The Conversion Process
Steps Towards Conversion
If the candidate is male, the first step in a traditional conversion is to undergo brit milah, or circumcision, or if already circumcised, hatafat dam brit [ritual extraction of a drop of blood]. Reform and Reconstructionist rabbis may offer the candidate a choice about hatafat dam brit if he is already circumcised.
Once the circumcision has healed, a beit din is assembled. This three-person court, generally comprising at least one rabbi and two other observant Jews knowledgeable about the laws of conversion, has sole authority to rule on the convert's readiness for conversion. The beit din explores a candidate's sincerity by evaluating his or her knowledge, motivation, and intent to live as a Jew. For traditional Jews, a convert must assent to kabbalat ol ha-mitzvot, acceptance of the yoke of the commandments, that is, a willingness to accept the validity and often to commit to the performance of the Jewish commandments. Liberal rabbis usually ask only for a commitment to perform selected commandments.
Once the beit din is assured of the candidate's sincerity, the candidate usually immerses in the ritual pool, or mikveh, if available, or else in a lake or the ocean, or, in some cases, a swimming pool [however, only certain non-Orthodox authorities allow a pool].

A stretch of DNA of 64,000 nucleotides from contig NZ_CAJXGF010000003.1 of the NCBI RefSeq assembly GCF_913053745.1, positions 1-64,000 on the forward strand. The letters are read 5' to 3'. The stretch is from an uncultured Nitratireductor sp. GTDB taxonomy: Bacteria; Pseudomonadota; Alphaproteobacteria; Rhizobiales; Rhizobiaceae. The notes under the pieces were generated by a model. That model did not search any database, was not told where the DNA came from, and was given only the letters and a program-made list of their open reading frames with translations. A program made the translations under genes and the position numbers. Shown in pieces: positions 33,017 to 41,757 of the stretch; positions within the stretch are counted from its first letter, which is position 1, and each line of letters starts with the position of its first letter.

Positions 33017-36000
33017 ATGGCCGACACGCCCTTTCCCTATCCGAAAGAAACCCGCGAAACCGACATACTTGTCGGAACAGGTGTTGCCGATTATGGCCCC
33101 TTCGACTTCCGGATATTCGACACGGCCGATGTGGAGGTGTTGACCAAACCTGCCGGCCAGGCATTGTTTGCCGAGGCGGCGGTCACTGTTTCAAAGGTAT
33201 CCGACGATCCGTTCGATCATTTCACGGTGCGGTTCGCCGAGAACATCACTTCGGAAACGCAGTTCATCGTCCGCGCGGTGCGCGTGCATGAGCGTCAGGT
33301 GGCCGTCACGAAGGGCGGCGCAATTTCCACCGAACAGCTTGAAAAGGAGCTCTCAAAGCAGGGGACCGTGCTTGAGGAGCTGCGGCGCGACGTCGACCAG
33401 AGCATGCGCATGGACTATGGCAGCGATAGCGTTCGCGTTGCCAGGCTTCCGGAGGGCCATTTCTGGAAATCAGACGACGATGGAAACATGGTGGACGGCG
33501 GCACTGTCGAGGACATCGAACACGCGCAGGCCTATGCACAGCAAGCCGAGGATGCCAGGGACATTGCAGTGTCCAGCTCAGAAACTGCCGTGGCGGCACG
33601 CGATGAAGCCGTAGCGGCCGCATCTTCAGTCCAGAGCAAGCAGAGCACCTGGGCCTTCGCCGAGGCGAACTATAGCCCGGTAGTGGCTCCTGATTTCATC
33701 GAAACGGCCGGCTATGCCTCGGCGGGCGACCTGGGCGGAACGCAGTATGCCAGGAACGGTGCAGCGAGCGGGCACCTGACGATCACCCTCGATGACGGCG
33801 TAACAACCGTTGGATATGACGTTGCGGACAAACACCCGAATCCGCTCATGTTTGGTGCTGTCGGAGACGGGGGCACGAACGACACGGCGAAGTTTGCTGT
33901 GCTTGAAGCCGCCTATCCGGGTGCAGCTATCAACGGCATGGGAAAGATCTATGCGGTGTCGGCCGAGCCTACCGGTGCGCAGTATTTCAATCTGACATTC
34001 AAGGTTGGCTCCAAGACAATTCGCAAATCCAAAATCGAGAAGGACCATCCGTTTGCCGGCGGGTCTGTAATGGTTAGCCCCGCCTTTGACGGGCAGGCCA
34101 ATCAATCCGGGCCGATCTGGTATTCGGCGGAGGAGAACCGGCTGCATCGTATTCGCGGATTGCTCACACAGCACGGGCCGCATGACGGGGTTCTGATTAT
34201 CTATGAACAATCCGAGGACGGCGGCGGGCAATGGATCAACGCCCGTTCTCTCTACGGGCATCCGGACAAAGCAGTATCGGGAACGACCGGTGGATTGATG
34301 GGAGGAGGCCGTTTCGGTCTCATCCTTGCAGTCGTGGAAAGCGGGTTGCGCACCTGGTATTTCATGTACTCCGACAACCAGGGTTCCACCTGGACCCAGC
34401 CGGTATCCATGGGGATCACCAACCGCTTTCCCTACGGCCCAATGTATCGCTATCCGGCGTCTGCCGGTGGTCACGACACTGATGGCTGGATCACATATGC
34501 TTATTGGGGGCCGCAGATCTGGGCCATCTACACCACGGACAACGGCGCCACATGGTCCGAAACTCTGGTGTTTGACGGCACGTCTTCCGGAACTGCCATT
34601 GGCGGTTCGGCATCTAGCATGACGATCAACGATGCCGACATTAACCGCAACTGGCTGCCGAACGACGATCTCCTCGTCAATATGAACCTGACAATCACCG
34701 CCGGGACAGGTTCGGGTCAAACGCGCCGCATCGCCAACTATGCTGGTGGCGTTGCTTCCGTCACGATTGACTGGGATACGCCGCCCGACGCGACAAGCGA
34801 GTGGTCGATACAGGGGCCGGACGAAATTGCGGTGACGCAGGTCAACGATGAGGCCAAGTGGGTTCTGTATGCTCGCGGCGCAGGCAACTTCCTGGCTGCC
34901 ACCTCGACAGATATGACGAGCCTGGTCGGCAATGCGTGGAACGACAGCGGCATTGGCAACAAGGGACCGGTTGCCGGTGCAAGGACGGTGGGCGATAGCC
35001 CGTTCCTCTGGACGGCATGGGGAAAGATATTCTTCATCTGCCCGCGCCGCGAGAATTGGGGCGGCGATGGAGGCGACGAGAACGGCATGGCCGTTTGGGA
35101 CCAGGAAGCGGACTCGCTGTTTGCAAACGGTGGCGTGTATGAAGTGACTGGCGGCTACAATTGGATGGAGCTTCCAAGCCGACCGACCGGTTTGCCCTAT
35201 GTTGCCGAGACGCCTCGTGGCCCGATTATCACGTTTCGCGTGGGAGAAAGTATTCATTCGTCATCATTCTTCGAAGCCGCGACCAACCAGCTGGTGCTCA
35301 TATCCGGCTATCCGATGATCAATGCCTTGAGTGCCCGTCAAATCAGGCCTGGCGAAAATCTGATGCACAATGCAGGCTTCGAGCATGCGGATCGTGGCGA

The mikveh water is symbolic of the in-between state, or liminality, of the convert, who is undergoing what amounts to a spiritual rebirth. The immersion, known as tevillah, symbolically cleanses the convert of past misdeeds and prepares the convert for a different future and destiny. Following immersion, the candidate is officially considered a Jew and can legitimately recite the blessing for immersion that includes the words "who has sanctified us with the commandments."
The newborn Jew takes on a Hebrew name, but a given name only is not sufficient to locate a person within the Jewish tradition. When Jews sign legal documents or are called up to the Torah, their parents' names are appended to their Hebrew names to locate them in Jewish spiritual space. A convert traditionally adopts Abraham and Sarah as spiritual parents and in legal situations is referred to as "ben Avraham Avinu," "son of our Father, Abraham," or "bat Sarah Imenu," "daughter of our Mother, Sarah."
Even for the most sincere converts, the post-conversion period can be challenging, as the new Jews-by-choice reestablish relationships with their birth families, develop new ones with newly acquired Jewish families, and work to bridge the emotional gap between feeling like "a convert" and being a Jew who truly feels part of am Yisrael, the Jewish people. With patience, persistence, and a realization that the process is one of evolution, not revolution, the convert acquires that combination of knowledge, habit, and subculture that constitutes an enduring Jewish identity.
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